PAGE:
From puppeteers to magicians, here's how to guarantee an unforgettable show.

By Allison Pennell
October 05, 2005

How to Hire a Great Entertainer

Wave a wand, chant the magic words, and -- poof! -- a magician, a clown, or a puppeteer with endless kiddie appeal appears at your party, ready to delight both children and adults.

Hiring a great entertainer isn't quite this easy, admits David Kaye, a well-respected clown-style magician who lives in New York City. We asked Kaye, better known as Silly Billy, how parents can avoid the pitfalls that can spoil the fun. Here are his tips.

First, ask yourself what type of entertainer suits your child best. If you plan to hire a clown, remember that clown makeup is meant to be seen from a distance at the circus. Up close, it may be scary to younger children. Kaye advises against hiring a heavily made-up clown for revelers under 4. To increase a child's comfort level with an entertainer, get a photo to post on the refrigerator beforehand.

If your 2- to 3-year-old has a be-loved favorite character, remember before you hire a real-life version that a six-foot-tall Clifford, Barney, or Elmo can seem overpowering. And find out what -- besides a photo opportunity -- the character will bring to your party table. He may need an assistant to lead the children in activities.

The best bet for the 3-and-under crowd, Kaye believes, is a performer who plays guitar and musical games or one who uses puppets. Look for someone who can handle short attention spans and who will be flexible about interruptions from kids.

If you're looking for a magician, Kaye says, 3- to 7-year-olds respond best to one who is silly -- a performer who, for instance, might blow his nose in a handkerchief before making it disappear. Straight magic appeals less, Kaye says: "Many things in their lives seem magical because they don't understand the mechanics of how things work." Children 8 and older tend to prefer an adult-style magician. Make sure that whoever you hire has experience with your child's age group.

Look for ads for children's entertainers in the parenting pages of your newspaper, or check supermarket and toy-store bulletin boards. You can also ask other parents for recommendations. Get at least two recent references from clients with kids your child's age, and find out when the entertainer last performed for these children.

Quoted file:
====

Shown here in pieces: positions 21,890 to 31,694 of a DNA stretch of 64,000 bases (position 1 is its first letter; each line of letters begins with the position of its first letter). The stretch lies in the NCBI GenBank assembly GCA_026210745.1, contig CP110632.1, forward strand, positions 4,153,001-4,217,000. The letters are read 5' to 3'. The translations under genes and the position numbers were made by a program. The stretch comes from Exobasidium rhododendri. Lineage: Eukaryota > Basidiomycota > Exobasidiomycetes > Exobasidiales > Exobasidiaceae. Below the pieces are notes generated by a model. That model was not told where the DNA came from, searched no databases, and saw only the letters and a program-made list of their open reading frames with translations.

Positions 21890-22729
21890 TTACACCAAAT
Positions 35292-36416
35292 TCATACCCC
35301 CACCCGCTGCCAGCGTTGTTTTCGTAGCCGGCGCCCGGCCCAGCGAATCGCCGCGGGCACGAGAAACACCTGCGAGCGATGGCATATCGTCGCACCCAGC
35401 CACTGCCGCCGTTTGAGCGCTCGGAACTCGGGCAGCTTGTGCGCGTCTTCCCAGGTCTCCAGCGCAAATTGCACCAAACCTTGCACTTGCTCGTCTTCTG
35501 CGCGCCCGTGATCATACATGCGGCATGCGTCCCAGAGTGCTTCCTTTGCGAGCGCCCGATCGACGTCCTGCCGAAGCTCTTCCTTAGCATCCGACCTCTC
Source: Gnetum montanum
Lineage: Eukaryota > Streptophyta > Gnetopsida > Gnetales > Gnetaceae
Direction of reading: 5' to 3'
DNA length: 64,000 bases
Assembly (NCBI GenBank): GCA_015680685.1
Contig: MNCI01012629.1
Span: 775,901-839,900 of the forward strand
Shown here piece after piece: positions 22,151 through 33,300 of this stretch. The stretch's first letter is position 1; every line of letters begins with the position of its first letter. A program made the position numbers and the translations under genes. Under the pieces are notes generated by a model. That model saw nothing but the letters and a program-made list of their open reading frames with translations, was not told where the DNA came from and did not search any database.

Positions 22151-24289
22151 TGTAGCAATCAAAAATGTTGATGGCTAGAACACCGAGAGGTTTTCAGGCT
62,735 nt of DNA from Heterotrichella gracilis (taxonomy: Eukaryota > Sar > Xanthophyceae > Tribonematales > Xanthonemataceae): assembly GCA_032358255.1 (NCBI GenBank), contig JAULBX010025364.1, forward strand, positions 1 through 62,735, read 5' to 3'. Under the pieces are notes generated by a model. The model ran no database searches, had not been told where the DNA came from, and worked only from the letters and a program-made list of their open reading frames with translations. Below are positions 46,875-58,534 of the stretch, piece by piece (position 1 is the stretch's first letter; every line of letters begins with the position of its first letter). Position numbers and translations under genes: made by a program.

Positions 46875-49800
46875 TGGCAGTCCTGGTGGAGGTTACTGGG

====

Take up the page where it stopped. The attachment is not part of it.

The cost of an entertainer varies on the basis of your location and his level of experience. A top children's entertainer can command $300 or more in some areas. In others, you can find quality entertainers for $75 to $100. Tipping is optional.

Set the Stage

For a memorable performance, keep these in mind:

  • Location. Indoors is best. Outdoor noises and distractions can ruin a show. Add heat, glare, and a lawn to play on, and your party plans may be headed for trouble.
  • Noise. Parental chatter is the single-most difficult problem a children's entertainer encounters, Kaye says. He suggests providing a separate room for parents and infants.
  • Other distractions. Turn off background music, and tuck toys out of sight. Send dogs and cats into temporary exile. Make sure there's enough light in the room and that it's not too stuffy. Feed the revelers 30 minutes before the show or directly afterward.

Finally, smooth the path. Ask in advance whether there's anything your entertainer will need. A magician may require an empty table or some time alone in the room to prepare. Most important, Kaye says, if your performer shows up late, control your ire -- at least until the performance is finished. (And have some party games up your sleeve.) Being able to focus is essential to giving a first-rate show.

Copyright© 2004. Reprinted with permission from the May 2001 issue of Parents magazine.

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